Chava “goes online to Fanáticos del Frío and checks his status,” Ms. Woodward said, in a commingling of art and life.
(not, we should stress, the MVP of the 2011 World Series)
OK, that’s not really how it went down. But upon Ilan Grapel’s release from incarceration in Egypt this week — the Queens native was part of a legal aid group working in that country after President Hosni Mubarak’s downfall — the 27 year-old’s first day of freedom was punctuated with a particularly bad joke. From the NY Post’s Andy Soltis ;
Grapel, expected to fly home to Queens today from Israel, was celebrating his release at a press conference in Tel Aviv, flanked by his mother Irene and Rep. Gary Ackerman (D-Queens), when he was pranked.
“There’s so many people to thank,” he said, “and after being cut off for the past five months …”
Ackerman quickly interjected, “We told him the Mets won the World Series.”
Grapel, a sports fan, shot Ackerman a big smile — only to quickly feel the let-down most Mets fans are all too familiar with when he quickly figured out that the team had tanked — again.
When Grapel was arrested in Egypt on dubious spying charges on June 12, the Mets’ won-lost record was 32-33 and the Amazin’s still had dreams of playing in October.
I sincerely doubt Grapel believed Congressman Ackerman for even a moment. However, in Ackerman’s defense, “we told him the Mets re-signed Jose Reyes” would’ve been equally hard to swallow, while “we told him the Mets hired Bob Geren as bench coach” wouddn’t have had quite the same ring to it.
Echoing sentiments once routinely expressed by deep thinker Colin Cowherd, the Ventura County Star’s Jim Carlisle (above) writes, “nobody — not even most players — pays attention to the NBA in November,” Except for, y’know, actual basketball fans with anything approaching an attention span or appreciation for the game played at its hightest level. Noting that the likely cancellation of a bigger chunk of the 2011-12 NBA season would mean eliminating an Xmas triple-header featuring Miami vs. Dallas, the Celtics visiting the Knicks and the Lakers traveling to Chicago, Carlisle observes, “I suppose it’s nice as fans to have NBA games on Christmas Day, but if they weren’t there, would we really notice? Would we really care? I really don’t think so.”
Unlike the other holidays, Christmas is not synonymous with the NBA. Christmas has enough going for it already, thank you: birth of a Savior, massive gift exchange, all that. The New Year’s Day hangover would be much worse without college football. Without the NFL, Thanksgiving would just be filled with family awkwardness, turkey and tryptophan.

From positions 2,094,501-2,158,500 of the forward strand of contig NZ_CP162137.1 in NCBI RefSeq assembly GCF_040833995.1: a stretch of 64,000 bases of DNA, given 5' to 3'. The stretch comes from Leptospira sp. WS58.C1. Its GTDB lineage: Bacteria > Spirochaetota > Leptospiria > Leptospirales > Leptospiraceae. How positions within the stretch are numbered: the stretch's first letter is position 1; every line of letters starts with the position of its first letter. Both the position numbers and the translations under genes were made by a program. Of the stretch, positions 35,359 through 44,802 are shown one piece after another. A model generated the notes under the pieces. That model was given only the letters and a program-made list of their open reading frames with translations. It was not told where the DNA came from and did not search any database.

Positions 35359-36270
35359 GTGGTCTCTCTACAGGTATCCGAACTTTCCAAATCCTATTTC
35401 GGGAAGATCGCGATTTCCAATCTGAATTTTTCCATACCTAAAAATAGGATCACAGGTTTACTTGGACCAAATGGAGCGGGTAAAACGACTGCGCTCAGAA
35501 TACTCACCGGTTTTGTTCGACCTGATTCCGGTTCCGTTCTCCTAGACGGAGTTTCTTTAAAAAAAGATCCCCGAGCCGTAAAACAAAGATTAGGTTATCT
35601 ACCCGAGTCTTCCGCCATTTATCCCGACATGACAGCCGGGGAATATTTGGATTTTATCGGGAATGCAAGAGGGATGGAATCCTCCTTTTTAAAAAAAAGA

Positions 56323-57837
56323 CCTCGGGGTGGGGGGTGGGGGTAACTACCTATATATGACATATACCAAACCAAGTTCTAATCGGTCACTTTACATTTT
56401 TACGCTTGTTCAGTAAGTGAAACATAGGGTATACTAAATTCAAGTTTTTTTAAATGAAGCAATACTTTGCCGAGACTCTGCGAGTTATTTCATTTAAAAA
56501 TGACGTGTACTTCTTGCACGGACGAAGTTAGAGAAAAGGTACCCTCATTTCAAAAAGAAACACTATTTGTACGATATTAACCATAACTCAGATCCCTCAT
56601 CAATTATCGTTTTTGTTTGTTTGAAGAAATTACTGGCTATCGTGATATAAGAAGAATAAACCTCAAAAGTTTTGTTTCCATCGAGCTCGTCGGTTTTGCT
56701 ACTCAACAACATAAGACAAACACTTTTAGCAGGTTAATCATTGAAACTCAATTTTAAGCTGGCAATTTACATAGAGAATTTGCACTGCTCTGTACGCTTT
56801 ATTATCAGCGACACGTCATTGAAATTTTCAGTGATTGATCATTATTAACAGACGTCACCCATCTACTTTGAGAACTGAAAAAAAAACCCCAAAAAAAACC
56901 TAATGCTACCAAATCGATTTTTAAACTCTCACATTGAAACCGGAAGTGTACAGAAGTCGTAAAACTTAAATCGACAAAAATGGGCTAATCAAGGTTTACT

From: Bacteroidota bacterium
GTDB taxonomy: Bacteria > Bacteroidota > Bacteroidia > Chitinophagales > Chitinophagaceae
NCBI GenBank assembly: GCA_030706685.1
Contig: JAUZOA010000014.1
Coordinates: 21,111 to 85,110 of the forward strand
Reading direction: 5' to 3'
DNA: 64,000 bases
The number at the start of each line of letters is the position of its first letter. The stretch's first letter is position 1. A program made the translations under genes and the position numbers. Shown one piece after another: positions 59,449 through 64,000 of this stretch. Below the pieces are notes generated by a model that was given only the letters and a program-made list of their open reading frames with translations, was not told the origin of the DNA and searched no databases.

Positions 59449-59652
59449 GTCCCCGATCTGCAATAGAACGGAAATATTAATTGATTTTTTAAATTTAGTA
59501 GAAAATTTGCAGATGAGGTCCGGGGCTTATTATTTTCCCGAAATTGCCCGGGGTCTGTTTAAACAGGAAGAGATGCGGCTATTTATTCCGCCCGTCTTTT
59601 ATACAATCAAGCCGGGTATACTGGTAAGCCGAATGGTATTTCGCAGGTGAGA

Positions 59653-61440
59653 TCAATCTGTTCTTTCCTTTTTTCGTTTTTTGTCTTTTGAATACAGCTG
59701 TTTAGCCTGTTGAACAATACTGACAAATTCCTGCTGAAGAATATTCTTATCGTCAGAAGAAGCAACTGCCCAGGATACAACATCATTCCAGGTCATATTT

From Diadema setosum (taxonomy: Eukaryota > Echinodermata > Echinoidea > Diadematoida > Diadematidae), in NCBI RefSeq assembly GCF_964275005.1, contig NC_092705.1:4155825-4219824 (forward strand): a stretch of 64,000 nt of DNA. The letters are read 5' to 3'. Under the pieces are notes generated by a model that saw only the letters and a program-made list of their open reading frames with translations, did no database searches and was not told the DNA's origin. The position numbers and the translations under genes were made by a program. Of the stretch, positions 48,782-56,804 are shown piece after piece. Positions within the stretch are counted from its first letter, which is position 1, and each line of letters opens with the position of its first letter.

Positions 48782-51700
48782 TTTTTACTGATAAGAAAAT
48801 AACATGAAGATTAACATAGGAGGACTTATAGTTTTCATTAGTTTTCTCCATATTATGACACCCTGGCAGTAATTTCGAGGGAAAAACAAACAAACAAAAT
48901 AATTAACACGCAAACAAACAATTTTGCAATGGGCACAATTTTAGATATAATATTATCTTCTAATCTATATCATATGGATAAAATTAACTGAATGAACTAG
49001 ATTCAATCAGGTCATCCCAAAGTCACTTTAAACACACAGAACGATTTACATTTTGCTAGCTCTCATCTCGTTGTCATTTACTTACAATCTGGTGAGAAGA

When it comes to Christmas, the NBA, as usual, is a little too full of itself. The league stands to lose a lot more for not playing on Dec. 25 than we do. We might start missing the NBA a lot more in December, but we frankly don’t care that much if it plays on Christmas Day or not.
Sorry, what do you mean, “we”, Jim? There’s no Savior of mine born on Christmas Day, I’m not exchanging gifts with any family and aside from getting as drunk as humanly possible (to forget the pain of shit sportswriting) I HAVE NOTHING TO LOOK FORWARD TO that day other than the National Basketball Association.
I’m certain this post is also being read by other persons who are some combination of friendless, estranged from love ones, Jews, Muslims, Satanists, Atheiests and (hold on a moment) people who really like the NBA. How willfully ignorant do you have to be to not acknowledge said audience is neither tiny or making a bad lifestyle choice?
We should all be writing about this series like it was bacon-flavored manna, but instead I’m swamped by endless Twitter updates about Robinson Cano’s contract, Big Papi’s desire to move on, and for some reason, a flood of email from New York beat writers about David Wright moving to Philadelphia. Hell, these writers are even pontificating about Albert Pujols’ new destination for 2012 and beyond, and not at all about his 3 HR performance from hours earlier.
How can I possibly maintain interest in baseball, when all everyone wants to do is wonder and speculate about 2012 and future contracts? And how can I care about two teams that wholeheartedly deserve to win, when it seems like all baseball media is focused on the new GM for a team that always loses?
When this Series — one for the ages — is done, it will most likely rapidly fade into the ether, it’s excellence muted by the next round of speculative commentary about contracts, team budgets, lopsided trades and other minutiae.
Just once, I wish we’d all just focus on baseball.